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Higher Learning. A publication from Medium for the interested man.

Marvel

In LEVEL. More on Medium.

The Marvel series finale undermines its own bold stab at systemic racism

Photo: Marvel Studios

Marvel’s series The Falcon and the Winter Soldier was doing just fine.


Here’s hoping Anthony Mackie and crew can soar with it

Photo: Marvel Studios

At the end of 2019’s Avengers: Endgame, an elderly Steve Rogers passes his mantle as Captain America to his trusted comrade, Sam Wilson. This exchange is more than just figurative; Rogers entrusts Wilson with his iconic shield.


Marvel’s latest hit is perfect for our Covid reality

“Yet it seems clear that WandaVision’s success mostly comes down to how well it reflects the cultural moment. For better or worse, it’s a show about a woman retreating into…


The industry may have had a rough year, but there was plenty to celebrate

Photo illustration; sources: Rouzes/Getty Images, DC Comics, Marvel Comics

As with most things in 2020, comics got weird this year. The industry nearly became another casualty of the pandemic, with most series beset by months-long shipping delays. The world of sequential art faced its own #MeToo reckoning this summer as multiple prominent men were accused of sexual misconduct. All the while, creatives and publishers alike tried to more accurately reflect the diverse consumers the big companies have always said they’re trying to reach. Yet, despite the many obstacles, there have been some truly remarkable achievements worth celebrating. As the resident comics heads at LEVEL, we convened over Zoom to…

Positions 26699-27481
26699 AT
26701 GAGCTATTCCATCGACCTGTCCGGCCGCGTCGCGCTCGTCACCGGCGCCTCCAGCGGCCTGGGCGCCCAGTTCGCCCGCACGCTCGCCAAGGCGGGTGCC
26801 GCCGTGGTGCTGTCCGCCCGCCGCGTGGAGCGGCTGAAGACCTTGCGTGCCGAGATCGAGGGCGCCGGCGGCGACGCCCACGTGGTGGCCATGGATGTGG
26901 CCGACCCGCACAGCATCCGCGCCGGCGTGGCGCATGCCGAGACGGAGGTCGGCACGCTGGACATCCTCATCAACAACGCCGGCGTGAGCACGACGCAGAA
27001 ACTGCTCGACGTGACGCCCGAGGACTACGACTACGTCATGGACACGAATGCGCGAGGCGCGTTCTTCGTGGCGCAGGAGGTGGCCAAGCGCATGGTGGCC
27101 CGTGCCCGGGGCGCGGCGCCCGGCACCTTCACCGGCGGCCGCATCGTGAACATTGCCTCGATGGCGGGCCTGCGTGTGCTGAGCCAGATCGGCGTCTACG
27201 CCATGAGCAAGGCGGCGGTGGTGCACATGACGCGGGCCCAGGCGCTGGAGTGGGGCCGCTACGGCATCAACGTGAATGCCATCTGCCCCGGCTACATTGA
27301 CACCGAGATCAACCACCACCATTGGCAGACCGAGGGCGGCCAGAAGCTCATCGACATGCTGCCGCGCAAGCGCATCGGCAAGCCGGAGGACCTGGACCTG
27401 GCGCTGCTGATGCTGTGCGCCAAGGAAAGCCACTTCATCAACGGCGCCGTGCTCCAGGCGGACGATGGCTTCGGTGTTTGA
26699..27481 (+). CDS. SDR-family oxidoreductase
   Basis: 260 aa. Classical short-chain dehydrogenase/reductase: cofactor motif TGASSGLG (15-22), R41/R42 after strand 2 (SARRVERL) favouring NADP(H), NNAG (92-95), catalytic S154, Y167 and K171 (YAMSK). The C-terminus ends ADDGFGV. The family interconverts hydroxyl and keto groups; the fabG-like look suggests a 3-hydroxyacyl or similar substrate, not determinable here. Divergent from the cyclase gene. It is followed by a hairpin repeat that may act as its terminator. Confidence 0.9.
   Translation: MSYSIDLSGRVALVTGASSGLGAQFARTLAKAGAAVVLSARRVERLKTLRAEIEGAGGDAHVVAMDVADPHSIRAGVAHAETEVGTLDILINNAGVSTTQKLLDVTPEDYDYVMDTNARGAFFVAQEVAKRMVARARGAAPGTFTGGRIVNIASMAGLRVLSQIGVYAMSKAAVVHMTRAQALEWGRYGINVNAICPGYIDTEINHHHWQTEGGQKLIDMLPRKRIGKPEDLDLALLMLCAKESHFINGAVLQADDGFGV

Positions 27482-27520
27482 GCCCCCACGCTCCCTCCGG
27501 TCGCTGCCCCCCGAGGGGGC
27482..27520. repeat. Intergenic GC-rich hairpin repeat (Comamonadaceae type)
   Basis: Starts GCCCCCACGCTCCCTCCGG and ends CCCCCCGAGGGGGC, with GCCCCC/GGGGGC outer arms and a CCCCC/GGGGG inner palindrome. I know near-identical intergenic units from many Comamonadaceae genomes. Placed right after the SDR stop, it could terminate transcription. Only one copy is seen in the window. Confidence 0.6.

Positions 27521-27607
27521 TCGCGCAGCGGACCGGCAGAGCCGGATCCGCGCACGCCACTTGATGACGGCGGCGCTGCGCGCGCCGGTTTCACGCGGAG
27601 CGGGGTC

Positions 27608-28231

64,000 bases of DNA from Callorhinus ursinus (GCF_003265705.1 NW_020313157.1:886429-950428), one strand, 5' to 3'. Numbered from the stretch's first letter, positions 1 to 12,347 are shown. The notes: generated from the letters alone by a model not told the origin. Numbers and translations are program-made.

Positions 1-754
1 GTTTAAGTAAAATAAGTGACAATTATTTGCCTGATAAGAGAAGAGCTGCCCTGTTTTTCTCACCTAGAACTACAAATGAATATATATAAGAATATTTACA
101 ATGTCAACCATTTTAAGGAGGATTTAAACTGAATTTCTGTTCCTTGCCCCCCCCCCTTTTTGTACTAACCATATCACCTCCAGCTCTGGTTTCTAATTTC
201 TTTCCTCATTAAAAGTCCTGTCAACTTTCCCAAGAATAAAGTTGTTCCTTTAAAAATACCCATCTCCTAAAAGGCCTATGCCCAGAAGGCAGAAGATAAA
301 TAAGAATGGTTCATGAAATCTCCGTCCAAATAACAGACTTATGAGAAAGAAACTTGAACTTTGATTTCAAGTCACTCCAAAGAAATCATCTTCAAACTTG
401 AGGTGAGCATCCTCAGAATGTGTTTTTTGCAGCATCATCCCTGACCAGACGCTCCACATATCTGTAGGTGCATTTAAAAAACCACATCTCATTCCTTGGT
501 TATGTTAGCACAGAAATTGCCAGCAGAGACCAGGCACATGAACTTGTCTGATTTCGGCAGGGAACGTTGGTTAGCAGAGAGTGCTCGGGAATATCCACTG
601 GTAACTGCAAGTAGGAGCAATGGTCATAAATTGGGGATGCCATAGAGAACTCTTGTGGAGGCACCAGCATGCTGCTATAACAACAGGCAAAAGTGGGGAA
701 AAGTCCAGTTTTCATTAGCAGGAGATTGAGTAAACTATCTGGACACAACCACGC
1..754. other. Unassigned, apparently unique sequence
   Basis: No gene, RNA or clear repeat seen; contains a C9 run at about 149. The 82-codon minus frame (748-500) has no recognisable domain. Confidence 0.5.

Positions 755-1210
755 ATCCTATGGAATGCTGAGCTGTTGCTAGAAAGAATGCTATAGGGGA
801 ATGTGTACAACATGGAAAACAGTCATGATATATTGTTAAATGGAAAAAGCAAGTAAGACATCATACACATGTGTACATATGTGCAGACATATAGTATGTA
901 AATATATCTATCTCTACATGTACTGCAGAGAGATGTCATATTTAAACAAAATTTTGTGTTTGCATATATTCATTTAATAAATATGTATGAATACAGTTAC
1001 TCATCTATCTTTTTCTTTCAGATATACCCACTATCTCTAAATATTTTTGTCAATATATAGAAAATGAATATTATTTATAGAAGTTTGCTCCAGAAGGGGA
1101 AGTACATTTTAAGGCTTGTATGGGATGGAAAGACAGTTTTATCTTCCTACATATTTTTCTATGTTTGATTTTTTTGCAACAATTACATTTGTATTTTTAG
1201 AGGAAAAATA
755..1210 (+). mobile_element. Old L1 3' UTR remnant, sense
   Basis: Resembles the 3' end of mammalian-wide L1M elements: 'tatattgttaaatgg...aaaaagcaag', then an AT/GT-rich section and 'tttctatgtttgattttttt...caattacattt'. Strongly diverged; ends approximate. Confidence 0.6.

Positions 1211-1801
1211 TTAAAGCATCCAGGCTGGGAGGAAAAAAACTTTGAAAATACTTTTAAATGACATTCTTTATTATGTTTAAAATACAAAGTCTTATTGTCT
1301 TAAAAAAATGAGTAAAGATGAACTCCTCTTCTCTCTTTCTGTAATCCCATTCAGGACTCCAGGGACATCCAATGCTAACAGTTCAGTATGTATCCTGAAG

Just Rankin’ Sh!t

If only their superpowers included being a halfway decent member of society

Photo illustration; image source: DC Films

8. Wonder Woman

Overall, Wonder Woman isn’t a monster. But she’s had her moments. Like that one time she sold her people out by breaking her homeland’s millennia-old rule: Absolutely no men allowed! She just had to bring a dude to the all-female Amazonian island of Themyscira for no reason other than he’d crash-landed, was cute or whatever, and was probably gonna die. And they say men have trouble controlling their lassos.

7. The Punisher

Give a traumatized military tactician a seemingly endless arsenal of weapons and a black skull T-shirt and watch his incel ass go full Call of Duty on the criminal underworld. …


Miles Morales breathed new life into the stale Peter Parker coming-of-age story. Children who look like him can now strongly identify

Actor Shameik Moore (English language voice of Miles Morales) takes a selfie with a fan at MCM London Comic Con. Photo: Mike Marsland/Getty Images

“You’ll believe a man can fly,” promised the movie poster. Back when Richard Pryor was the funniest black man in America and “Le Freak” by Chic topped the pop chart, a Loews theater stood at the center of the Parkchester projects in the Bronx. With my eighth birthday fast approaching, my parents made a wintertime date night out of Superman: The Movie, starring the late Christopher Reeves as the big blue boy scout. Adults giggled when Supes used X-ray vision to tell Lois Lane her panties were pink; whatever else he was seeing never dawned on me.


‘In my wildest dreams, there is no king. I killed the king. The king is dead. All power to the people.’

Louisa Bertman

I began to become African a little over twenty-five years ago. That was when I left Nigeria and moved to the US. I had been born in the US in the summer of 1975 and had been taken to Nigeria in the fall of the same year. For the next seventeen years, Nigeria was home. But I also knew I was American, that the US was a kind of home too, because I had been born there. But was I African? I didn’t feel it. What I felt was that I was a Lagos boy, a speaker of Yoruba, a…

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